What you don't realize is that the man behind the curtain has at his fingertips a huge database of canned music, and, in hotel suites coast to coast, crackerjack salespeople are making similar presentations to other business owners just like you. From LA to Parkersberg, West Virginia, they are playing the same music and giving the same spiel, signing up scores of clients each week.
For Conner, every mom-and-pop mattress store, every usedcar lot, every discount-tire dealer, every independent pharmacy or pet shop is a candidate for what he calls "musicdriven advertising" (at Axcess, using the word "jingle" is blasphemous). The jingle business isn't rocket science, and, with practice, it's a cinch to tweak a slogan so that it can be recycled for several clients. Every retailer in the world promotes just four things: service, selection, price, and location.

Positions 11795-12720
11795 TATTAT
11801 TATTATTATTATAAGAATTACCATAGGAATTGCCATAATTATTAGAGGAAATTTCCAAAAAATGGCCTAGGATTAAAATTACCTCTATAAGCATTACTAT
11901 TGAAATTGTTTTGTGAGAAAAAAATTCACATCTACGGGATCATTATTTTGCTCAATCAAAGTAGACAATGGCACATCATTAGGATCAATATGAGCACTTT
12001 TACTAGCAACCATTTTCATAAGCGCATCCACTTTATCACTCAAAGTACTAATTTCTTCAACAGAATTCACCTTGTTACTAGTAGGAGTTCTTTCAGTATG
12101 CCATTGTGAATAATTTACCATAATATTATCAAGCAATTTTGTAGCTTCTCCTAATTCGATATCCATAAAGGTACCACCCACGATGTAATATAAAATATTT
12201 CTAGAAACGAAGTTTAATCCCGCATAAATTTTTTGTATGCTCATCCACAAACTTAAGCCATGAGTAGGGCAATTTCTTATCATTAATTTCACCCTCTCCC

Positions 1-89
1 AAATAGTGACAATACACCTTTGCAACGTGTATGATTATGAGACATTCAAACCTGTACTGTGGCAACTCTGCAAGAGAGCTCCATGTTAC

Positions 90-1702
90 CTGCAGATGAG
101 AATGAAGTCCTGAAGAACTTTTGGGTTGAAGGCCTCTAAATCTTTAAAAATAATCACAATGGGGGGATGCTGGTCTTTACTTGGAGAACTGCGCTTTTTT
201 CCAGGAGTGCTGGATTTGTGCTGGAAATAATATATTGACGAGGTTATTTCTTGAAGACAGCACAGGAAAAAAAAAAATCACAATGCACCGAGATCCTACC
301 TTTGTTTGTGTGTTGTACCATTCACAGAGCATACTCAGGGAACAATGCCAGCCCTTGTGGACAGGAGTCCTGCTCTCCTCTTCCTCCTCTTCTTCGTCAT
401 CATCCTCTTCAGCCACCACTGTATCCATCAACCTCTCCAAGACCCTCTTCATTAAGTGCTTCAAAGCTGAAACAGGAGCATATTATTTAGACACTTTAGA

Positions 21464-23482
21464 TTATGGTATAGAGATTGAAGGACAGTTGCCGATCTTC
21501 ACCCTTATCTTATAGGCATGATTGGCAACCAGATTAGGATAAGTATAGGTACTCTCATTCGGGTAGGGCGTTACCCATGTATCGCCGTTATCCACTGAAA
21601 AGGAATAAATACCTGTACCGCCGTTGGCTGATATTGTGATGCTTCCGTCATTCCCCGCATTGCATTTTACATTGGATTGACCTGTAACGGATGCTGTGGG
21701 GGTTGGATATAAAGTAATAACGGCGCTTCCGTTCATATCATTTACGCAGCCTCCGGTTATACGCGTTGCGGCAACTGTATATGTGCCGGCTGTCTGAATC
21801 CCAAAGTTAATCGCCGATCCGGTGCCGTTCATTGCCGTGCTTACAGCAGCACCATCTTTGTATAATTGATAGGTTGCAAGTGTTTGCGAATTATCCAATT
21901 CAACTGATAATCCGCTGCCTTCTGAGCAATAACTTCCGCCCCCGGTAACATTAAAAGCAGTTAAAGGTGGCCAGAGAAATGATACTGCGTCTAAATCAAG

In the early '90s, Dallas writer Spencer Michlin, a sometimes contributor to D Magazine and an adman who has for years worked with Pepsi, was among the many writers who contracted with Axcess to churn out countless jingles. Several times a year, copywriters like Michlin from around the country would convene in Dallas to spend a long weekend holed up together, brainstorming and creating fresh material for Axcess. It was during one of those sessions that Michlin wrote a catchy little line for a fictional homebuilder about "affording your dreams."
Axcess later revised and sold that slogan to Freed's Home Furnishings. Commercials using that jingle still air in the Dallas market. But Axcess also sold that same jingle, with altered lyrics, to an outfit called Derby Savings Bank in Connecticut.